Acute chest syndrome
|Acute chest syndrome|
The acute chest syndrome is a vaso-occlusive crisis of the pulmonary vasculature commonly seen in people with sickle cell anemia. This condition commonly manifests with a new opacification of the lung(s) on a chest x-ray.
Signs and symptoms
The crisis is a common complication in sickle-cell patients and can be associated with one or more symptoms including fever, cough, excruciating pain, sputum production, shortness of breath, or low oxygen levels.
Acute chest syndrome is often precipitated by a lung infection, and the resulting inflammation and loss of oxygen saturation leads to further sickling of red cells, thus exacerbating pulmonary and systemic hypoxemia, sickling, and vaso-occlusion.
The diagnosis of acute chest syndrome is made difficult by its similarity in presentation with pneumonia. Both may present with a new opacification of the lung on chest x-ray. The presence of fevers, low oxygen levels in the blood, increased respiratory rate, chest pain, and cough are also common in acute chest syndrome. Diagnostic workup includes chest x-ray, complete cell count, reticulocyte count, ECG, and blood and sputum cultures. Patients may also require additional blood tests or imaging (e.g. a CT scan) to exclude a heart attack or other pulmonary pathology.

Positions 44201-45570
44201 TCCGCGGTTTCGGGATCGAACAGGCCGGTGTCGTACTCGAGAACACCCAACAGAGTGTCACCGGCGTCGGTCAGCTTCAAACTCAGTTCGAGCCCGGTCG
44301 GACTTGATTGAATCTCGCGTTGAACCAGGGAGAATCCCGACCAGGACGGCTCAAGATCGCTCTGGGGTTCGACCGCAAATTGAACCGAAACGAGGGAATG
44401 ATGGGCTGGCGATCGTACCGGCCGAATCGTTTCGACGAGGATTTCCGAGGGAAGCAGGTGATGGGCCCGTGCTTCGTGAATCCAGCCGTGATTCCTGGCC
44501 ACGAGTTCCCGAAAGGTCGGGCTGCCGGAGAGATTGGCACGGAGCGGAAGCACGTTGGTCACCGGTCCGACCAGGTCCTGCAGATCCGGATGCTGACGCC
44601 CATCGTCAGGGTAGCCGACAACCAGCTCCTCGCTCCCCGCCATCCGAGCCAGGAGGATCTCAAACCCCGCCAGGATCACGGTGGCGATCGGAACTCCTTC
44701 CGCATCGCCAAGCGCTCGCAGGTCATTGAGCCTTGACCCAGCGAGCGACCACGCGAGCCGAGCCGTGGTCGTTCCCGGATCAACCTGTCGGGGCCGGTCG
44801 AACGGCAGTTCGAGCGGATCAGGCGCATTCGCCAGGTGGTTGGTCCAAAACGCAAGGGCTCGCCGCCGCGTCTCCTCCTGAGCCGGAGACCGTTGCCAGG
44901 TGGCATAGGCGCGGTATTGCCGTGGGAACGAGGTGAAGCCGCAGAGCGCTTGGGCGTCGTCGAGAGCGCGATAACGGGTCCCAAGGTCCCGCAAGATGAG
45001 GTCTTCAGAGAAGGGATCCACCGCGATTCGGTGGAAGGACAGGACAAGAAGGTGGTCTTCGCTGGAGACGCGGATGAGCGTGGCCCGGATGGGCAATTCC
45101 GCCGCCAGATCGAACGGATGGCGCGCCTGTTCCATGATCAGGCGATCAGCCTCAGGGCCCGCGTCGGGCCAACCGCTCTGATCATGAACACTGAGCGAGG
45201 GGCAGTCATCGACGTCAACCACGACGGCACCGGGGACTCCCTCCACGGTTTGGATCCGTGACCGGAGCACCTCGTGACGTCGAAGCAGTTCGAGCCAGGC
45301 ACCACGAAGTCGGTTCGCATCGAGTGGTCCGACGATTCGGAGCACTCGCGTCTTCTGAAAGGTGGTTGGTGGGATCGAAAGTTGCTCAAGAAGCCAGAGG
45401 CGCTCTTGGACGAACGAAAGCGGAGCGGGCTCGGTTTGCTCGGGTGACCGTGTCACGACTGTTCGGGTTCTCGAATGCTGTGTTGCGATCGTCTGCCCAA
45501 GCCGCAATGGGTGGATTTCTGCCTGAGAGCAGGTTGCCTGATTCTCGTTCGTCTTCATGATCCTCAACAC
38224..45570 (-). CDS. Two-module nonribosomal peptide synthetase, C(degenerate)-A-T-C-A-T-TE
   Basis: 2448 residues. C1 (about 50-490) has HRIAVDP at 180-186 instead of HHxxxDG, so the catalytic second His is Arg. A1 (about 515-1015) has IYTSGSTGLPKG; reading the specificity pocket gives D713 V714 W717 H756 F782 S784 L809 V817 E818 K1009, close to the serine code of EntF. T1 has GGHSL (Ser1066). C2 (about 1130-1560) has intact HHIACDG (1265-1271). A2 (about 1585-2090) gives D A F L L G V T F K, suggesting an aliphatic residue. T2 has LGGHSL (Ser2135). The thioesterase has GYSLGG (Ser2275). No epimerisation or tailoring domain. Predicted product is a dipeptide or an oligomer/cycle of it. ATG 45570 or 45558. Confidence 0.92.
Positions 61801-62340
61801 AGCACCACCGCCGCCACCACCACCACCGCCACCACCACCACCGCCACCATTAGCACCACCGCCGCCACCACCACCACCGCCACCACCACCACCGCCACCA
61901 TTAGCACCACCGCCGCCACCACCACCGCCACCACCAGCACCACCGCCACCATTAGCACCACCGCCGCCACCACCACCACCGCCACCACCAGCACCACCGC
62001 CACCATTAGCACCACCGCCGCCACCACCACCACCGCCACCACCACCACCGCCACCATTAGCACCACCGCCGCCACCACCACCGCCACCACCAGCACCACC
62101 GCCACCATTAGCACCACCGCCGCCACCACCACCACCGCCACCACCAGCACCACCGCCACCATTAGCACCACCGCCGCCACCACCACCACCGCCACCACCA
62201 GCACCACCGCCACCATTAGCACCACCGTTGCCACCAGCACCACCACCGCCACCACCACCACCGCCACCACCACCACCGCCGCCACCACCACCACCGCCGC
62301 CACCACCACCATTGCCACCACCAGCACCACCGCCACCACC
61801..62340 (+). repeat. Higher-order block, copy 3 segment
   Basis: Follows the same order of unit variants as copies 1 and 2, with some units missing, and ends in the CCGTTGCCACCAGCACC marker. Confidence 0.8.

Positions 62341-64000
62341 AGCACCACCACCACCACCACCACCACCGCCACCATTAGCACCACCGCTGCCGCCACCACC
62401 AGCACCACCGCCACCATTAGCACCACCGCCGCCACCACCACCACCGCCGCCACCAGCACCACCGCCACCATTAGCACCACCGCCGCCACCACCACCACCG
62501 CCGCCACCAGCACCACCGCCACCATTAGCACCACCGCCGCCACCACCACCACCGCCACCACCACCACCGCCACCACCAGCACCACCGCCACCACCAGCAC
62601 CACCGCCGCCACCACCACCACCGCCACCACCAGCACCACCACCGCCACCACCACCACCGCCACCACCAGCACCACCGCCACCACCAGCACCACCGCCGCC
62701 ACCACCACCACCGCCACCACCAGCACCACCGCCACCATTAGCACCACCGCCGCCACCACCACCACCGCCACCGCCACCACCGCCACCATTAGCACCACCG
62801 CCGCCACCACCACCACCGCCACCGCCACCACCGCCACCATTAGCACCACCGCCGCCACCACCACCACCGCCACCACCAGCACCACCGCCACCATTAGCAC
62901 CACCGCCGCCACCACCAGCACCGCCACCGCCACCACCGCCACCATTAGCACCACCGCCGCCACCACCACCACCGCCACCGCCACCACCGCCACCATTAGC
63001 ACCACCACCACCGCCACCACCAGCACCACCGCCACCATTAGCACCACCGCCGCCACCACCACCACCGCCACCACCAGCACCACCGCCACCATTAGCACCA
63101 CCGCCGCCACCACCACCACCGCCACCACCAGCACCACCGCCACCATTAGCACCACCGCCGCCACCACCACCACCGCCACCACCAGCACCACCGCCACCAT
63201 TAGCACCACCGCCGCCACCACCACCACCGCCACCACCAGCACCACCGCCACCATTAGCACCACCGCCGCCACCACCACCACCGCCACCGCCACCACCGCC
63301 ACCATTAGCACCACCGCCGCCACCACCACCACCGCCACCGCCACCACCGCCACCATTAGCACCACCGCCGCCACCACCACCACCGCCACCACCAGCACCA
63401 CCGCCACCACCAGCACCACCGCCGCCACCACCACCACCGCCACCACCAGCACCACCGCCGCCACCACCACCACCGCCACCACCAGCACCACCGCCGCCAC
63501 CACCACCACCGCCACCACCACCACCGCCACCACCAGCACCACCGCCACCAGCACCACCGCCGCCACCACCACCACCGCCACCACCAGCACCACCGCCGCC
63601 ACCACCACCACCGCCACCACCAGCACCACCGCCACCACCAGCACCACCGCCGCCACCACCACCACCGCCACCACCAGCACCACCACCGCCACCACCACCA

Broad spectrum antibiotics to cover common infections such as Streptococcus pneumoniae and mycoplasma, pain control, and blood transfusion. Acute chest syndrome is an indication for exchange transfusion.